Pennsylvania Turnpike Commission (PTC) officials broke ground yesterday for the Swatara Creek Bridge Project—a major construction undertaking that will result in a number of upgrades including a new, wider crossing over the Swatara Creek and Swatara Creek Road near Middletown, Pa.
The bridge replacement is one part of an improvement project that will result in the reconstruction of 1.5 miles of turnpike mainline (I-76) between the Harrisburg East Exit and the Lebanon-Lancaster Exit. The project includes replacement of two other bridges, one carrying the turnpike over Vine Street and another over the historic Middletown & Hummelstown Railroad on the Swatara Creek’s west bank.
The project, located in Middletown Borough and Lower Swatara and Londonderry townships, is being financed completely by turnpike users with toll revenues; it is part of the PTC’s long-term initiative to rebuild and modernize “America’s First Superhighway,” its bridges and interchanges.
“The Pennsylvania Turnpike will mark its 75th year of service in 2015, and that important milestone is both an accolade and a formidable challenge,” said Turnpike Vice Chairman A. Michael Pratt of Carlisle, Pa. “While it’s an honor to be the forerunner of our nation's interstate system—the model upon which America’s highways were built—it also means that parts of our system have outlived their design life and are in dire need of restoration.”
The PTC has been totally reconstructing segments of the highway since 2000 and has thus far replaced more than 100 miles of its 550-mile system. A greatly enhanced capital plan recently approved by commissioners will enable engineers to rebuild the turnpike at a faster pace.
“The enhanced capital plan calls for record levels of investment to make the turnpike roadway better for our customers; in the upcoming fiscal year, we will spend more than $600 million on highway improvements—much of it focused on projects like the Swatara Creek Bridge that provide a smoother, safer trip for travelers,” said Turnpike CEO Mark Compton. “Beyond the benefits to customers, this project and others like it also create good-paying jobs and help to boost the economy here in southern Dauphin County.”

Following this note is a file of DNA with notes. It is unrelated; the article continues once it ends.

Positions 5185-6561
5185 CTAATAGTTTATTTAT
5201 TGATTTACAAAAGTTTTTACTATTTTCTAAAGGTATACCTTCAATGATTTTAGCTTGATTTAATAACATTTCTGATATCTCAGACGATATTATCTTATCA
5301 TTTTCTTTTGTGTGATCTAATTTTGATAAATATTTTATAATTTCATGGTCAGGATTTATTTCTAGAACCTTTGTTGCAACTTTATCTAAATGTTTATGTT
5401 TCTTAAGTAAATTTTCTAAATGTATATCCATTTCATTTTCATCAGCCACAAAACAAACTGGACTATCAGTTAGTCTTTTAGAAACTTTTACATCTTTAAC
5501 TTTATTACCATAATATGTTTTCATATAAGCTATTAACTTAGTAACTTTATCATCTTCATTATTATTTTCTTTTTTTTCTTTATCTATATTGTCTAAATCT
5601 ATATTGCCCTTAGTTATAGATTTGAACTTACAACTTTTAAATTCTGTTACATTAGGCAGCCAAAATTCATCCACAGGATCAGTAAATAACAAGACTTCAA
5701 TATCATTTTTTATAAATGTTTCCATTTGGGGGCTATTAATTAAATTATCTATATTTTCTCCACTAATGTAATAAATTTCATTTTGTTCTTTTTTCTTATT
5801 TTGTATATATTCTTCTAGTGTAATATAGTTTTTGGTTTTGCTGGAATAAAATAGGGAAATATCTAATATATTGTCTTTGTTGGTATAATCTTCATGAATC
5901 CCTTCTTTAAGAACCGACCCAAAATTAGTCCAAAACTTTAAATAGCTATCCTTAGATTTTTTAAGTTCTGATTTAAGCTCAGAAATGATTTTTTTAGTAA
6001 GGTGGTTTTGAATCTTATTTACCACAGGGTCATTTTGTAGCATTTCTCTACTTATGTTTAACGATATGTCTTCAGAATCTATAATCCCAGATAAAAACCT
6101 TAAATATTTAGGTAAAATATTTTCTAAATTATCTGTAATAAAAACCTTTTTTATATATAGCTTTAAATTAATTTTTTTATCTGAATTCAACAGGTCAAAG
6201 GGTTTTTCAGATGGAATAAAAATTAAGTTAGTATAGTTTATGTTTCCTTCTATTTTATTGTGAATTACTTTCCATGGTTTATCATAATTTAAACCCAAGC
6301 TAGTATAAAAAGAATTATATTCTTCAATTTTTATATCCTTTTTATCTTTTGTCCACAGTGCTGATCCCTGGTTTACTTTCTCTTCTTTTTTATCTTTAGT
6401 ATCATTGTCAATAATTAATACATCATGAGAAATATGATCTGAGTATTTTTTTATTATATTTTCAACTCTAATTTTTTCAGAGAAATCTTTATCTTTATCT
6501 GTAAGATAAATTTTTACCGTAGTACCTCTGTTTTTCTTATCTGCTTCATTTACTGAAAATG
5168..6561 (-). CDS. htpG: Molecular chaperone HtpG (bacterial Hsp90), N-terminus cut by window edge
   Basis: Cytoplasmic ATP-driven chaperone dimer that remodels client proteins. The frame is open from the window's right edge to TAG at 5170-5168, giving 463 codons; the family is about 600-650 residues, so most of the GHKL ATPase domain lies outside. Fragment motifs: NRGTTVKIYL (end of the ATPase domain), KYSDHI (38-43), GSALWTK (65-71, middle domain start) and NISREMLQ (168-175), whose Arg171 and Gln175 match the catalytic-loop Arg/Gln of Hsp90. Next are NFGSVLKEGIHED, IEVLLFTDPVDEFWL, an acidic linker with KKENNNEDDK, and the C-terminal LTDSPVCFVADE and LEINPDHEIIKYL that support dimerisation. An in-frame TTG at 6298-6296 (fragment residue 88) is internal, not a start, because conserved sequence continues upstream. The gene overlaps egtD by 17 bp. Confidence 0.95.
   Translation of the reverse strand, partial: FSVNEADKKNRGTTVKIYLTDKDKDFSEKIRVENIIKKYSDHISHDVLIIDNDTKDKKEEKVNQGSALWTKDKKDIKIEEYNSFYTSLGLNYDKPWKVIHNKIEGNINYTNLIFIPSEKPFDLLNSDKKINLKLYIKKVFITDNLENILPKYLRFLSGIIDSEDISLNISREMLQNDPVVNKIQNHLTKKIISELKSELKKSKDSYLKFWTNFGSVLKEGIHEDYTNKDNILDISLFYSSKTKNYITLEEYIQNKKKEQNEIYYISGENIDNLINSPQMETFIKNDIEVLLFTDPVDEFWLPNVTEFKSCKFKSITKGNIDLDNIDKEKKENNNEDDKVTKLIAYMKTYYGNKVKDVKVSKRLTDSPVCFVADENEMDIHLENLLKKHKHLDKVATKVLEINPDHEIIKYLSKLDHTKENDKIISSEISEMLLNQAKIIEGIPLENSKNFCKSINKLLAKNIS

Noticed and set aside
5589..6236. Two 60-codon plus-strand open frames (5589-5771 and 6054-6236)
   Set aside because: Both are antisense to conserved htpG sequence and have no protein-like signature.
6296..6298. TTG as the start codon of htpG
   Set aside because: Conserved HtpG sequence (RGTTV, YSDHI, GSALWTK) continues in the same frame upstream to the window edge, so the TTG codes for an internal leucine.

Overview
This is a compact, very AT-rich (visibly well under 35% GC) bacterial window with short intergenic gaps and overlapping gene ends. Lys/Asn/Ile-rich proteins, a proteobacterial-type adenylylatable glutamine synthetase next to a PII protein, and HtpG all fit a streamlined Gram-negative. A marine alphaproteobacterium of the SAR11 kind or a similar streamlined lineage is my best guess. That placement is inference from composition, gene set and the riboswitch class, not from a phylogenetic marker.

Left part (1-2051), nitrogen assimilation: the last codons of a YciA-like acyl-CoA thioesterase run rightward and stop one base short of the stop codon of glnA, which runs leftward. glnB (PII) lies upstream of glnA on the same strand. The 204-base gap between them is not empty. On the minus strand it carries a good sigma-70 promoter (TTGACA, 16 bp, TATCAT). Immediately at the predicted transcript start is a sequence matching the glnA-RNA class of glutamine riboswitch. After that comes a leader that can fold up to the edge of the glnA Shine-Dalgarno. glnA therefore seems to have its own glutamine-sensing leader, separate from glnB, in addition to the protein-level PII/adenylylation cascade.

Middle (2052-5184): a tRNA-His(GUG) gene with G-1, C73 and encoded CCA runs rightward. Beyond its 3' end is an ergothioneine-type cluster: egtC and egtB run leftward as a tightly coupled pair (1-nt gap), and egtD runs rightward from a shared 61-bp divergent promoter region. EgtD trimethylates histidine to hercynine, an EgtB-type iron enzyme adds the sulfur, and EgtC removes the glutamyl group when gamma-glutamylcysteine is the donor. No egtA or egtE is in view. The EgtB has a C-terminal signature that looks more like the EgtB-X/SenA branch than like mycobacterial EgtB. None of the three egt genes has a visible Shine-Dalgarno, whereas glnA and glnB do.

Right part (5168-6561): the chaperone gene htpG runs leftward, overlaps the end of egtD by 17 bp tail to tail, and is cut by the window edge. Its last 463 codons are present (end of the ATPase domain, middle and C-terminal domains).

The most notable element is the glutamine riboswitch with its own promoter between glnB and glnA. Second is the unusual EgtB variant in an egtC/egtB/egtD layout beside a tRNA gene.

The new creek bridge will be a four-span, steel girder structure with a reinforced-concrete deck and three reinforced-concrete piers. The new roadway template will provide capacity for three lanes in each direction to accommodate traffic growth and will include wide shoulders and a wider median for added safety. More than 26,000 vehicles per day use the bridge—a figure expected to grow in the coming years.
Besides new roadway and bridges, the project includes 6,450 ft of sound barriers, 2,000 ft of repair of a heavily eroded tributary to Swatara Creek, 1,600 ft of retaining walls and a new 3-acre wetland site.
The existing bridge, which opened Nov. 20, 1950, as part of the turnpike’s Philadelphia expansion, will stay open throughout construction; it will be demolished after completion of the new bridges in 2016.
The project was designed by HAKS Group Inc., Philadelphia. Construction management is being provided by Hill International Inc., Marlton, N.J., and the general contractor is Swank Construction Co., New Kensington, Pa. The bid amount for construction is $48 million.
Construction of this three-year project will be completed with minimum impact on turnpike travel, though occasional off-peak, short-term lane closures may be necessary. Traffic and construction progress about the project can be monitored on the turnpike’s website at http://www.paturnpike.com. Click on “Swatara Creek Bridge” to glimpse streaming video of traffic on the current bridge.
The project is one of several improvements the PTC has made in south-central Pennsylvania since 2010.
“In the last five years, the commission has invested more than $193 million in our roadway in Cumberland, York and Dauphin counties alone,” Vice Chairman Pratt said. “In addition, we intend to continue this level of spending, making the road better for customers and helping to grow the economy for those who live in the region.”